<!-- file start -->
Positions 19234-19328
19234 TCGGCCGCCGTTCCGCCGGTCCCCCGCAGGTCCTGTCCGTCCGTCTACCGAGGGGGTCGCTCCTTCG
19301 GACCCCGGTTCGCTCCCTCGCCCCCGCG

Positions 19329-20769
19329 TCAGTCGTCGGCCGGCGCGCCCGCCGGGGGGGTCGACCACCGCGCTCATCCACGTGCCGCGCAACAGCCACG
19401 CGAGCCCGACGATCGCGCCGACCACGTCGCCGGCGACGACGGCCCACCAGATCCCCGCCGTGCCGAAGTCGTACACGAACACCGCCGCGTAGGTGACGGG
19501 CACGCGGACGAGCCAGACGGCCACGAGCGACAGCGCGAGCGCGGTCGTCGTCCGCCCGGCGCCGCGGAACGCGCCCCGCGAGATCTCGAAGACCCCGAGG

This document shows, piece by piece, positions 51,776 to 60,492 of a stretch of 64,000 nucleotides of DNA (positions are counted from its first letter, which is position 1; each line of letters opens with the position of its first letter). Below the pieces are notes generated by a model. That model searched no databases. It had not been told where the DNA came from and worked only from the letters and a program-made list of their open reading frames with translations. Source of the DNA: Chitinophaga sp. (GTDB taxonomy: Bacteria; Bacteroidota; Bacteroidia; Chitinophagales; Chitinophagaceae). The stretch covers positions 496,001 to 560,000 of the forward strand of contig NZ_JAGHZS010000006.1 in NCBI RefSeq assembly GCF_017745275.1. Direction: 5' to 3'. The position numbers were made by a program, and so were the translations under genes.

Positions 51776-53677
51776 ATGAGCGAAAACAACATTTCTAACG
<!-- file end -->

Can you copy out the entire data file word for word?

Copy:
Positions 19234-19328
19234 TCGGCCGCCGTTCCGCCGGTCCCCCGCAGGTCCTGTCCGTCCGTCTACCGAGGGGGTCGCTCCTTCG
19301 GACCCCGGTTCGCTCCCTCGCCCCCGCG

Positions 19329-20769
19329 TCAGTCGTCGGCCGGCGCGCCCGCCGGGGGGGTCGACCACCGCGCTCATCCACGTGCCGCGCAACAGCCACG
19401 CGAGCCCGACGATCGCGCCGACCACGTCGCCGGCGACGACGGCCCACCAGATCCCCGCCGTGCCGAAGTCGTACACGAACACCGCCGCGTAGGTGACGGG
19501 CACGCGGACGAGCCAGACGGCCACGAGCGACAGCGCGAGCGCGGTCGTCGTCCGCCCGGCGCCGCGGAACGCGCCCCGCGAGATCTCGAAGACCCCGAGG

This document shows, piece by piece, positions 51,776 to 60,492 of a stretch of 64,000 nucleotides of DNA (positions are counted from its first letter, which is position 1; each line of letters opens with the position of its first letter). Below the pieces are notes generated by a model. That model searched no databases. It had not been told where the DNA came from and worked only from the letters and a program-made list of their open reading frames with translations. Source of the DNA: Chitinophaga sp. (GTDB taxonomy: Bacteria; Bacteroidota; Bacteroidia; Chitinophagales; Chitinophagaceae). The stretch covers positions 496,001 to 560,000 of the forward strand of contig NZ_JAGHZS010000006.1 in NCBI RefSeq assembly GCF_017745275.1. Direction: 5' to 3'. The position numbers were made by a program, and so were the translations under genes.

Positions 51776-53677
51776 ATGAGCGAAAACAACATTTCTAACG